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|5 reviews in total|
An entire law firm upside down. Everyone seems to be losing it their
cool and their jackets. Something's amiss. Apparently a deal has gone
astray or someone used a short sleeve shirt with a tie. It was chaos.
From that scenario emerges the smirking Harvey Specter, solving the
apparent crisis effortlessly and, above all, stylishly. That's Harvey,
but we eventually learn that there's not all that is to him.
Bored out of his mind, since it is not that interesting to be the best at what you do, he is presented with the opportunity to hire a guy who might spice things up. Michael is a man on a mission. The mission is delivering a boatload of weed, and he fails it remarkably, letting it spill all over the floor in an accidental job interview this scene is as unexplainable as unconceivable. But we buy it because it's fun.
Harvey goes ahead and hires the young mnemonist humorous drug courier as a lawyer with no qualifications (with Community, this makes for the second premiering TV show with a degreeless attorney).
From then on, the show is all about Michael and his professional/personal dramas plus Harvey and his demonstration of coolness/personal growth.
Michael always wanted to be an attorney but somehow something got in the way. He is troubled by his one-time drug endeavour and his latent feelings for his best friend's girlfriend. Further down the line, this love triangle gets one angle shorter, which is promptly replaced. Nothing new here, cliché after cliché.
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It's not the large things that send a man to the madhouse. Death he's
ready for, or murder, incest, robbery, fire, flood
no, it's the
continuing series of small tragedies that send a man to the
not the death of his love but a shoelace that snaps with no
There is a lot of analysis out there of this film. Every Kubrick film is scrutinized endlessly. If you look for essays about his work, its meanings and implications, you'll have a fruitful outcome. This one in particular has been more dissected than an alien in Area 51 (before all the "respect the alien rights" activists started fussing around). Jonathan Romney believes it to be "an Oedipal struggle not just between generations but between Jack's culture of the written word and Danny's culture of images"; Bill Blakemore thinks it is all about the Indians: "The Shining ends with an extremely long camera shot moving down a hallway in the Overlook, reaching eventually the central photo among 21 photos on the wall. The caption reads: 'Overlook Hotel-July 4th Ball- 1921.' The answer to this puzzle, is that most Americans overlook the fact that July Fourth was no ball, nor any kind of Independence day, for native Americans; that the weak American villain of the film is the re- embodiment of the American men who massacred the Indians in earlier years; that Kubrick is examining and reflecting on a problem that cuts through the decades and centuries".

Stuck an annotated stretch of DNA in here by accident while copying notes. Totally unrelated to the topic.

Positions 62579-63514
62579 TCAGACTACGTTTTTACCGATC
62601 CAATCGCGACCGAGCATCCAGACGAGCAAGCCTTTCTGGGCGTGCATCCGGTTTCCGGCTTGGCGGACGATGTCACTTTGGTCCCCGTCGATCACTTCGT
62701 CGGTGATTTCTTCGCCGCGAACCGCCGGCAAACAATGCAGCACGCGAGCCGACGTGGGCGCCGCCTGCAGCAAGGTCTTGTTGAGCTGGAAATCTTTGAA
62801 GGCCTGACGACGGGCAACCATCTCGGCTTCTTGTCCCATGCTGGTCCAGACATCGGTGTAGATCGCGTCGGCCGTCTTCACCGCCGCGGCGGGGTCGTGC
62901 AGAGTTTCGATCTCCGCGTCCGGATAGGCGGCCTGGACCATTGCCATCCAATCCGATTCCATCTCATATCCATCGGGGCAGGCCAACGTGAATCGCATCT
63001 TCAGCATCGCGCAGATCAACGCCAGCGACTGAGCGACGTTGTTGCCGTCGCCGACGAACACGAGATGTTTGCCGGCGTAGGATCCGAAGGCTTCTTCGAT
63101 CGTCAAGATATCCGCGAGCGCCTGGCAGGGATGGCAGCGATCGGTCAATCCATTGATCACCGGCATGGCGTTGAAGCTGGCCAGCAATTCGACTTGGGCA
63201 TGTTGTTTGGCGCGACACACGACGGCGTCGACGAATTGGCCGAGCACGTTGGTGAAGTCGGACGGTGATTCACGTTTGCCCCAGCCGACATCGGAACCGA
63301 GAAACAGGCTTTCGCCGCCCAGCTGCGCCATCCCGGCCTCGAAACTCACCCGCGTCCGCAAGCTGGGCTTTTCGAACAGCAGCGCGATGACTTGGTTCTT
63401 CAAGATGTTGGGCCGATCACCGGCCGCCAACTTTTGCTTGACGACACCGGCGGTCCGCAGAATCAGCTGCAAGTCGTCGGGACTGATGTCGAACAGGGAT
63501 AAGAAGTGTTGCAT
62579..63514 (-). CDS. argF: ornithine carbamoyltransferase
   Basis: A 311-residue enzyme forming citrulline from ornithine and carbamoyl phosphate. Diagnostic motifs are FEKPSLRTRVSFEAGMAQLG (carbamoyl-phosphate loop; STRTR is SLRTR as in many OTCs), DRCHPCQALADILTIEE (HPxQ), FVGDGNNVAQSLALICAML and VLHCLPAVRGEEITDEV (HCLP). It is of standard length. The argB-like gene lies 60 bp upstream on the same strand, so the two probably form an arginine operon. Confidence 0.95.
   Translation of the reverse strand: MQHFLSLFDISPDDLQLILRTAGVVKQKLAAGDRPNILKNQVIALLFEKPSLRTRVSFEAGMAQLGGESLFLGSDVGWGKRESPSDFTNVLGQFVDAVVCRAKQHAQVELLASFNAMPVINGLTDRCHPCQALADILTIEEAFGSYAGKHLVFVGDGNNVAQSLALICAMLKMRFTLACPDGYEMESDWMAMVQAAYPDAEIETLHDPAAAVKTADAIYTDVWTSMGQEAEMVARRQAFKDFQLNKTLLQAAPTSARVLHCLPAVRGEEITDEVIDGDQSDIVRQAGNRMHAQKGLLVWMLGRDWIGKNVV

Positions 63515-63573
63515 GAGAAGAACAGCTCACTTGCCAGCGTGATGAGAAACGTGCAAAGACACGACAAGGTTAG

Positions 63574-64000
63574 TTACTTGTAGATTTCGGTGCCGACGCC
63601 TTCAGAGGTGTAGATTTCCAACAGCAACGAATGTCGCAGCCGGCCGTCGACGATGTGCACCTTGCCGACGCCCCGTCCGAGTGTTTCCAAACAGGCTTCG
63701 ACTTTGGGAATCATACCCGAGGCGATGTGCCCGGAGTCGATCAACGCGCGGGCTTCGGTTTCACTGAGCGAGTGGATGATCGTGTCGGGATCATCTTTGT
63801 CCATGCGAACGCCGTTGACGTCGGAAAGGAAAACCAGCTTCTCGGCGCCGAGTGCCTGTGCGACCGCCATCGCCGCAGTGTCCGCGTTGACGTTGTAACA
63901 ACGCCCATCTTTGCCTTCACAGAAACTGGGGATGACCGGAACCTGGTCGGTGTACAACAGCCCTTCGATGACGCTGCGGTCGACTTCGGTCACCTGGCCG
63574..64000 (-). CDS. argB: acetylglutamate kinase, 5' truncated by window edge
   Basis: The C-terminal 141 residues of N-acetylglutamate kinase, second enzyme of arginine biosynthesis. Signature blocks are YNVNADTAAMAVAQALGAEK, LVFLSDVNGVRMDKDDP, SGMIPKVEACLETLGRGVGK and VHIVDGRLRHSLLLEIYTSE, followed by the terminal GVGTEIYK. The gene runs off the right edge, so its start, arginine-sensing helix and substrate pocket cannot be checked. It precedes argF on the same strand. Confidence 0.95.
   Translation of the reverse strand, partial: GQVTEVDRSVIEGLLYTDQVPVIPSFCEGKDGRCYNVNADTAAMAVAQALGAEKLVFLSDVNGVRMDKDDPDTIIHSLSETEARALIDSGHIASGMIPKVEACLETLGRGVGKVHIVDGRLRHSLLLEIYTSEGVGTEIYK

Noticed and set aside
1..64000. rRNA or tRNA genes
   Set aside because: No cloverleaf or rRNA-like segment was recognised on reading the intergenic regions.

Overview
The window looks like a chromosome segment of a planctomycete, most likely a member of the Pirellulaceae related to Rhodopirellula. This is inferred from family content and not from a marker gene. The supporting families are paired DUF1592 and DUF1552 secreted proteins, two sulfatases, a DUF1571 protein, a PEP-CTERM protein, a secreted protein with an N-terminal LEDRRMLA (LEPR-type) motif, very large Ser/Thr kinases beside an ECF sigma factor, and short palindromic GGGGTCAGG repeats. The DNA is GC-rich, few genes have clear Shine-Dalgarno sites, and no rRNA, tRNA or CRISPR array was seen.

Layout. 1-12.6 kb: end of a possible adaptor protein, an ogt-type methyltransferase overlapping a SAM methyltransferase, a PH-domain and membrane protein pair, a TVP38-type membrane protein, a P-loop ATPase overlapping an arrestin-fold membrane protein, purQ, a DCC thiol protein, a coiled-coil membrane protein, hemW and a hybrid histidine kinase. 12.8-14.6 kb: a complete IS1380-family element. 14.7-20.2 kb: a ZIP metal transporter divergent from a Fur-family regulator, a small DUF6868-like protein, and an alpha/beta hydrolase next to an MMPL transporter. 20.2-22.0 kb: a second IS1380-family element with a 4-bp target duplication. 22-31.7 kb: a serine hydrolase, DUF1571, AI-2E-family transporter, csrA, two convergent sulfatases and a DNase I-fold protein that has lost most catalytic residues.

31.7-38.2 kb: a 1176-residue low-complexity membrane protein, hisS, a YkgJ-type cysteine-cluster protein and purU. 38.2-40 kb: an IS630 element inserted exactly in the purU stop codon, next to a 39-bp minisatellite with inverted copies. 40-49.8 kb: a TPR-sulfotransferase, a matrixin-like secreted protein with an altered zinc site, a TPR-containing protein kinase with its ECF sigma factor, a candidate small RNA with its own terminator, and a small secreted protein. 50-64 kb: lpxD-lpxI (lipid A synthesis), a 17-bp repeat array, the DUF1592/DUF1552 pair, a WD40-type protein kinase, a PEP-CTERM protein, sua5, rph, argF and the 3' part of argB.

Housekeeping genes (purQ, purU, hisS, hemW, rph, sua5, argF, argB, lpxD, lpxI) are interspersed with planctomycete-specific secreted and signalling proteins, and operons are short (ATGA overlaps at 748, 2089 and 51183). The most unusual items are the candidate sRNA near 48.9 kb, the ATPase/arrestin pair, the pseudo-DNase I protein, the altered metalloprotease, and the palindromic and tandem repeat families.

What I really think it is about? A man whose wife drives him crazy.
When Wendy enters the room where Jack is typing, I start to empathize with him. She asks if everything is okay. She is sweet, affectionate, loving and caring. Don't you just hate that? Don't you just feel like bludgeoning her to death with a rusty lump hammer or maybe cut her in little pieces with a fireman's ax?